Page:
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How to Tell if Your Dog is Cold and What to Do if They Are

How to Tell if Your Dog is Cold and What to Do if They Are

As the seasons change and temperatures drop, it's essential to ensure that your furry friend stays comfortable and warm. Dogs, like humans, can feel the cold, and some breeds are more susceptible to it than others. Here's a comprehensive guide on how to tell if your dog is cold and what you can do to keep them warm and cozy.

Signs That Your Dog is Cold

  1. Shivering or Trembling Just like humans, dogs shiver when they are cold. If you notice your dog trembling, it’s a clear sign that they are trying to generate body heat.

  2. Cold Ears and Body Feel your dog's ears and body. If they are unusually cold to the touch, your dog might be feeling the chill.

  3. Curling Up Tightly Dogs will often curl up into a tight ball to conserve body heat. If your dog is constantly in this position, they might be trying to stay warm.

  4. Reluctance to Move When cold, dogs may become lethargic or unwilling to move around much. This behavior is an attempt to conserve energy and stay warm.

  5. Whining or Barking Some dogs might vocalize their discomfort. If your dog is whining or barking more than usual, they might be trying to tell you they are cold.

  6. Seeking Warmth If your dog is constantly seeking out warm places, such as curling up next to a heater, snuggling under blankets, or lying in the sunniest spot in the house, it’s a sign they are trying to stay warm.

What to Do If Your Dog is Cold

  1. Provide Warm Bedding Ensure your dog has a warm, comfortable place to sleep. Orthopedic or memory foam beds with extra padding can help keep them off cold floors.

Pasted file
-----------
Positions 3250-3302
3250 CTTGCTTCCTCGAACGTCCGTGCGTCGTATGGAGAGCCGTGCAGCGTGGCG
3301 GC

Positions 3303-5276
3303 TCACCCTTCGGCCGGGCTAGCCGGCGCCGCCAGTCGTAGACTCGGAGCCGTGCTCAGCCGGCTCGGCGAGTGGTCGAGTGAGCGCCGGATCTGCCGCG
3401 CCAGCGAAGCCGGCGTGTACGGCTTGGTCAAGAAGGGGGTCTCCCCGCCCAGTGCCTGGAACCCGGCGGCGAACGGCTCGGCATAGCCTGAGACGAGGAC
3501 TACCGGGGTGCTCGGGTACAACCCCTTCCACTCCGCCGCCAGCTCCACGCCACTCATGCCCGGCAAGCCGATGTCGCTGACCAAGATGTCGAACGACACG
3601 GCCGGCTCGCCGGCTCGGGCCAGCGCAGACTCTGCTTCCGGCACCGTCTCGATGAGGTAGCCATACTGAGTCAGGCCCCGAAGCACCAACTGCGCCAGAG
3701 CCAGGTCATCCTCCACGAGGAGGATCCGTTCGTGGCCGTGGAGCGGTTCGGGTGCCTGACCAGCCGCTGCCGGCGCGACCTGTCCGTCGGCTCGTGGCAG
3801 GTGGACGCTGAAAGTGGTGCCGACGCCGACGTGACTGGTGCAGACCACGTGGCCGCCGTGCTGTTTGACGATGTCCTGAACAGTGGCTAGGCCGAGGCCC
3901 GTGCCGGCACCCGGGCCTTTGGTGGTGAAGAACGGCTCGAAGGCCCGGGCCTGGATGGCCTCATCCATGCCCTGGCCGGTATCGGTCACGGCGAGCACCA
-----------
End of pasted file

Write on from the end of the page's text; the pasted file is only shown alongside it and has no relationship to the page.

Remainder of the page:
2. Use Dog Sweaters or Coats Invest in a good-quality dog sweater or coat, especially for walks outside. Make sure it fits well and covers their back and belly adequately.

  3. Limit Time Outside During colder months, limit your dog's time outside, especially for short-haired or smaller breeds. When you do go out, keep the walks short and consider using dog boots to protect their paws.

  4. Create a Warm Indoor Environment Keep your home at a comfortable temperature for your dog. If it’s particularly cold, use space heaters (safely and under supervision) or heating pads designed for pets.

  5. Increase Their Caloric Intake Dogs burn more calories trying to stay warm. Consult with your vet about increasing your dog’s food intake slightly during the winter months to ensure they have enough energy to maintain their body heat.

  6. Provide Plenty of Water Hydration is crucial, even in winter. Make sure your dog has access to fresh water at all times, as dehydration can make it harder for them to regulate their body temperature.

  7. Check for Hypothermia If you suspect your dog is very cold, watch for signs of hypothermia, such as lethargy, weakness, and shallow breathing. If you notice these symptoms, wrap your dog in a warm blanket and seek veterinary care immediately.

Breeds That Are More Susceptible to Cold

Some breeds are more vulnerable to cold due to their body structure, coat type, or size. These include:

  • Small Breeds: Chihuahuas, Dachshunds, and other small dogs have less body mass and fat to keep them warm.
  • Short-Haired Breeds: Boxers, Greyhounds, and Dalmatians lack the thick, insulating fur that helps retain heat.
  • Elderly Dogs: Older dogs may have more difficulty regulating their body temperature and can feel the cold more intensely.


Keeping an eye on your dog's comfort during colder months is crucial for their well-being. By recognizing the signs that your dog is cold and taking appropriate steps to warm them up, you can ensure they stay healthy and happy. Whether it's a cozy sweater, a warm bed, or just extra cuddles, your dog will appreciate the effort you put into keeping them comfortable all year round.